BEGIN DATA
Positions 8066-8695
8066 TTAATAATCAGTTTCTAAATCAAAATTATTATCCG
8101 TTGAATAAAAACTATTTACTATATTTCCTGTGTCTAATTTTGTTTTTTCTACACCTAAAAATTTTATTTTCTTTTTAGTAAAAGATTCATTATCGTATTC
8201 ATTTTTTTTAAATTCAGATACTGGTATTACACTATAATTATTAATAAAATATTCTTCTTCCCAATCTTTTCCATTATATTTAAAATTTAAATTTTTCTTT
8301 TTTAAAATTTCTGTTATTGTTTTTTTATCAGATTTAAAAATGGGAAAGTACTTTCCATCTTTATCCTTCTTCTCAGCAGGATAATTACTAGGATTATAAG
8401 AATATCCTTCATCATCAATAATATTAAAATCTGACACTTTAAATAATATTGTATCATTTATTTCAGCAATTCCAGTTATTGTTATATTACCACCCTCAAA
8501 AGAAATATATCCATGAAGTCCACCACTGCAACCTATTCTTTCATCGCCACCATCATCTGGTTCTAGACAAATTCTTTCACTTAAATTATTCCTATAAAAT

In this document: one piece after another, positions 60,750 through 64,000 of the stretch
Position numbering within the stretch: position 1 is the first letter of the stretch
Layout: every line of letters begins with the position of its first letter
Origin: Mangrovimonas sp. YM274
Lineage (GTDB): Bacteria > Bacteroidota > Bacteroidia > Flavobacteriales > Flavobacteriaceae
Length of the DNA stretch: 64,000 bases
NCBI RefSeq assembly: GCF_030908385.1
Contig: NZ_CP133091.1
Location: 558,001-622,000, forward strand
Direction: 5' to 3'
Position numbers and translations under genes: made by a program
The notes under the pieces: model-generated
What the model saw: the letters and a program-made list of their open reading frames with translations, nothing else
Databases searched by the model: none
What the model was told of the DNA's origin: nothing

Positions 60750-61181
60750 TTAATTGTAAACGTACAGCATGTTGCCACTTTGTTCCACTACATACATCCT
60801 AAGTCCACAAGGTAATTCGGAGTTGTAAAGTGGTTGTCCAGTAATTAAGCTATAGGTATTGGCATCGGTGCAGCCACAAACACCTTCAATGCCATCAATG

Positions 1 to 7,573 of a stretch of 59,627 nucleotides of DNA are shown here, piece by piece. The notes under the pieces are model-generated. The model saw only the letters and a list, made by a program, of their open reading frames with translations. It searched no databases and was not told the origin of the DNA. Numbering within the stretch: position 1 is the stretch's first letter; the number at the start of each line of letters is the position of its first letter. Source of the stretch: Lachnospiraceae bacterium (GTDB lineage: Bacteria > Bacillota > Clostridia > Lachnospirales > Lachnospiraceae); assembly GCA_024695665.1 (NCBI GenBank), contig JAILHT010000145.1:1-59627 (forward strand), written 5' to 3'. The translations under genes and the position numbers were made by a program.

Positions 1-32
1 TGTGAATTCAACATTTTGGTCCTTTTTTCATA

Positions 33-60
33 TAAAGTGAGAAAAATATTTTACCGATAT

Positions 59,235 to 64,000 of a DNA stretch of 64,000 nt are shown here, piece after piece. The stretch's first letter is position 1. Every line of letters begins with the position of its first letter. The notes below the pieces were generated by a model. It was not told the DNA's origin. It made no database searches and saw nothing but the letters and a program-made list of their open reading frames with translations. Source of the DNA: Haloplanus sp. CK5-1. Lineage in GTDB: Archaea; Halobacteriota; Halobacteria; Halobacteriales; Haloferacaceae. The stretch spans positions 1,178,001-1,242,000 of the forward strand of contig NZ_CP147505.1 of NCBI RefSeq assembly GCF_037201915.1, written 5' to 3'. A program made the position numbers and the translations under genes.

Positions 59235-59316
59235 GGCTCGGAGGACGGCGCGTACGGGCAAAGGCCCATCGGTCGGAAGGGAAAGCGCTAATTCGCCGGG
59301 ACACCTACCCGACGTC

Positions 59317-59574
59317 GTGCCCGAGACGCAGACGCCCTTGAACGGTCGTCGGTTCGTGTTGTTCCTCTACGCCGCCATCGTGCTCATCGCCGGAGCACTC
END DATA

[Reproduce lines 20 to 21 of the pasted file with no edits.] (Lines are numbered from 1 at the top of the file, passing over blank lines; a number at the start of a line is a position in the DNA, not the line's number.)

What the model saw: the letters and a program-made list of their open reading frames with translations, nothing else
Databases searched by the model: none